Chocolate production

Chocolate production

True chocolate craftsmanship

When we receive the cocoa beans from Ghana, our chocolate master turns them into delicious, creamy chocolate in our roastery and in the Hall of Chocolate at Toms Chocolate factory.

Roasting
At Toms, we roast our own cocoa. Firstly, we break the cocoa beans into smaller pieces called cocoa nibs. The shells are removed and the nibs are roasted. The roasting releases the flavours of the cocoa beans. Our chocolate master puts a roasting profile together according to the desired flavour of the chocolate.

Cocoa mass
The final stages of making chocolate takes place in the Hall of Chocolate at Toms Chocolate factory. To transform cocoa beans into cocoa liquor, the beans are grounded and rolled. Chocolate should melt on the tongue and have a velvet touch, without feeling the small cocoa particles. If the cocoa is finely rolled, it will improve the sensation of eating the chocolate.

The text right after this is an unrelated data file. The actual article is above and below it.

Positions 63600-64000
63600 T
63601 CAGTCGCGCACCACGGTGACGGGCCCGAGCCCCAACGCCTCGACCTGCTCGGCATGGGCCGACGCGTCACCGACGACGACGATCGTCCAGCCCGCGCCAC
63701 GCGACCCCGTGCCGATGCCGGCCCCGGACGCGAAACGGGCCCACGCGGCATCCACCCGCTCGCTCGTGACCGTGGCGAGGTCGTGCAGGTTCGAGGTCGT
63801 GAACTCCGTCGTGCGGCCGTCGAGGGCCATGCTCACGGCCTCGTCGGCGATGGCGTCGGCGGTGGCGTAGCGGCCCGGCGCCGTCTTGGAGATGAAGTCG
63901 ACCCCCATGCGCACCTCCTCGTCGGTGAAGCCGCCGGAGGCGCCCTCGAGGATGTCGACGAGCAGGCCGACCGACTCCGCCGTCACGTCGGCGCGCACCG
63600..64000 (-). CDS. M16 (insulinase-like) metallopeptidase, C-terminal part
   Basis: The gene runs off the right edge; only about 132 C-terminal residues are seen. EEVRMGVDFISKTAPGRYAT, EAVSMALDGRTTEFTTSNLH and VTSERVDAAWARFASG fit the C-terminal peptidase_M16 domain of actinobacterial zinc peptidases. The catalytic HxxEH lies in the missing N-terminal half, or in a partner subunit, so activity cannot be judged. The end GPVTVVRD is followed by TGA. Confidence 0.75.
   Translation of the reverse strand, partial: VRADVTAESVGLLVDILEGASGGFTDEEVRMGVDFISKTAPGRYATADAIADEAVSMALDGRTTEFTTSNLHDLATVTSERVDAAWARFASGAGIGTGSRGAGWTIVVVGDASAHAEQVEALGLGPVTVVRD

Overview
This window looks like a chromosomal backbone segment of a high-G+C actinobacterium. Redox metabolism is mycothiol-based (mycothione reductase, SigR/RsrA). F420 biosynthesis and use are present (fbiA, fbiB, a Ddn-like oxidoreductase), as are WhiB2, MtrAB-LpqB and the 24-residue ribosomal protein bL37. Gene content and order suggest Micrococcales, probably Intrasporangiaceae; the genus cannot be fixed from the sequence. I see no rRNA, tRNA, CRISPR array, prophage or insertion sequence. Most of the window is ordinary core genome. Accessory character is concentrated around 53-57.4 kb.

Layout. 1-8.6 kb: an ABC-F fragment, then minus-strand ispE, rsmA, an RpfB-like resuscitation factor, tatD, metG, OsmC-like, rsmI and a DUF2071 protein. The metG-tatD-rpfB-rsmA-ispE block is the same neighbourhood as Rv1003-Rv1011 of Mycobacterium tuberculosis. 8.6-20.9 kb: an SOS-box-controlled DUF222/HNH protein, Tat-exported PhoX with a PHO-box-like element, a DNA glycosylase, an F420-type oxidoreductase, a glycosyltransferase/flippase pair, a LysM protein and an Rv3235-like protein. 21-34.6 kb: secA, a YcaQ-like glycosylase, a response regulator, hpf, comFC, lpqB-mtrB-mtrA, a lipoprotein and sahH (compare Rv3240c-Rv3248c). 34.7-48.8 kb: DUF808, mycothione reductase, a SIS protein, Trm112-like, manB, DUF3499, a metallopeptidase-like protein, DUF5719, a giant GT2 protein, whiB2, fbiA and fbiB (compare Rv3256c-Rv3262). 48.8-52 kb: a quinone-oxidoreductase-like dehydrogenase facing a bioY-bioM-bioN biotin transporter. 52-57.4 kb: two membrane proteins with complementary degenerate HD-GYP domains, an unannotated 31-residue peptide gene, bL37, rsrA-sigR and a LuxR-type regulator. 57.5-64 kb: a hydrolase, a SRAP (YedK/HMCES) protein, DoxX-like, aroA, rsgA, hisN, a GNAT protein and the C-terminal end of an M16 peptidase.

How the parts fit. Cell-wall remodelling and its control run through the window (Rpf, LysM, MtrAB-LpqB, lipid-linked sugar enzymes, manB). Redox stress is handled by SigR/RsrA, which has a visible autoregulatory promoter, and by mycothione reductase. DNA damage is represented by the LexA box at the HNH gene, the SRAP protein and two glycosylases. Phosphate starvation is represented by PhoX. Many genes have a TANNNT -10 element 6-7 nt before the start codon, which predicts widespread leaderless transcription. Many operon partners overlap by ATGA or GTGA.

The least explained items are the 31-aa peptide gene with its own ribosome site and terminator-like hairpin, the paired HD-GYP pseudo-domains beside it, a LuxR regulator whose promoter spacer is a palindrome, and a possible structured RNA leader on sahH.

Conching
Cocoa is naturally acidic. This unwanted taste must be removed to give the chocolate its characteristic mellow and rounded flavour.
Therefore, we allow the chocolate to breathe or 'conch' it. It can be compared to decanting wine, where the flavour becomes fuller, after aerating the wine. But just like a wine can turn flat and lose its body, chocolate can be conched till the taste turns flat and dull. It requires the full attention of the chocolate master, who samples the chocolate for the desired balance.

Tempering
Finally, the chocolate is tempered. A perfect tempering gives the chocolate a beautiful surface and the proper 'snap' when a piece is broken off.
If the chocolate is not tempered correctly, it turns dull and becomes bendable instead of breaking off sharply. Tempering is done by heating the chocolate to 45 degrees, cooling it to 28 degrees and then reheating it to 32 degrees. After this process the chocolate is ready to be turned into bars, filled chocolates or chocolate coating.

Chocolate

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